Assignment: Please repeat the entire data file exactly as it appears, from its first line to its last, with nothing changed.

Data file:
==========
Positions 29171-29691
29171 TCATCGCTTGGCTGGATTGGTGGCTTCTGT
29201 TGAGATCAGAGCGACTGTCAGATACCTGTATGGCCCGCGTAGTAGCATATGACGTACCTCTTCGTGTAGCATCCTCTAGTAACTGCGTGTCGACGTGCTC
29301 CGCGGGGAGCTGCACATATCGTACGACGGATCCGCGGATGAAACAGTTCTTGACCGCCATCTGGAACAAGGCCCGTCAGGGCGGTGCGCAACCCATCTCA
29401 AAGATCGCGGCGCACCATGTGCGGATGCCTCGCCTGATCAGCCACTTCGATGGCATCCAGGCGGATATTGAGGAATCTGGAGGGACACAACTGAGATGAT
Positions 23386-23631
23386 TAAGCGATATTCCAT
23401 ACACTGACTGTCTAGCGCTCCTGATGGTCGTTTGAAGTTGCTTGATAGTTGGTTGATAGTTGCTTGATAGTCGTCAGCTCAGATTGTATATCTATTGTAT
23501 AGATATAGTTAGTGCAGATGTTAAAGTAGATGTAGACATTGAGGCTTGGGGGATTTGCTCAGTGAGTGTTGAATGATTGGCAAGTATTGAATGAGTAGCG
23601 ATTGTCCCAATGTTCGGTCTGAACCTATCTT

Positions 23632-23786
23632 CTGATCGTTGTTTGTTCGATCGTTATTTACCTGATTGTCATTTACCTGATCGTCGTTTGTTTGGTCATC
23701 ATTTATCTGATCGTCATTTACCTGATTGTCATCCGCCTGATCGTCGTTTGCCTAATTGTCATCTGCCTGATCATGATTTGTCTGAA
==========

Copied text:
Positions 29171-29691
29171 TCATCGCTTGGCTGGATTGGTGGCTTCTGT
29201 TGAGATCAGAGCGACTGTCAGATACCTGTATGGCCCGCGTAGTAGCATATGACGTACCTCTTCGTGTAGCATCCTCTAGTAACTGCGTGTCGACGTGCTC
29301 CGCGGGGAGCTGCACATATCGTACGACGGATCCGCGGATGAAACAGTTCTTGACCGCCATCTGGAACAAGGCCCGTCAGGGCGGTGCGCAACCCATCTCA
29401 AAGATCGCGGCGCACCATGTGCGGATGCCTCGCCTGATCAGCCACTTCGATGGCATCCAGGCGGATATTGAGGAATCTGGAGGGACACAACTGAGATGAT
Positions 23386-23631
23386 TAAGCGATATTCCAT
23401 ACACTGACTGTCTAGCGCTCCTGATGGTCGTTTGAAGTTGCTTGATAGTTGGTTGATAGTTGCTTGATAGTCGTCAGCTCAGATTGTATATCTATTGTAT
23501 AGATATAGTTAGTGCAGATGTTAAAGTAGATGTAGACATTGAGGCTTGGGGGATTTGCTCAGTGAGTGTTGAATGATTGGCAAGTATTGAATGAGTAGCG
23601 ATTGTCCCAATGTTCGGTCTGAACCTATCTT

Positions 23632-23786
23632 CTGATCGTTGTTTGTTCGATCGTTATTTACCTGATTGTCATTTACCTGATCGTCGTTTGTTTGGTCATC
23701 ATTTATCTGATCGTCATTTACCTGATTGTCATCCGCCTGATCGTCGTTTGCCTAATTGTCATCTGCCTGATCATGATTTGTCTGAA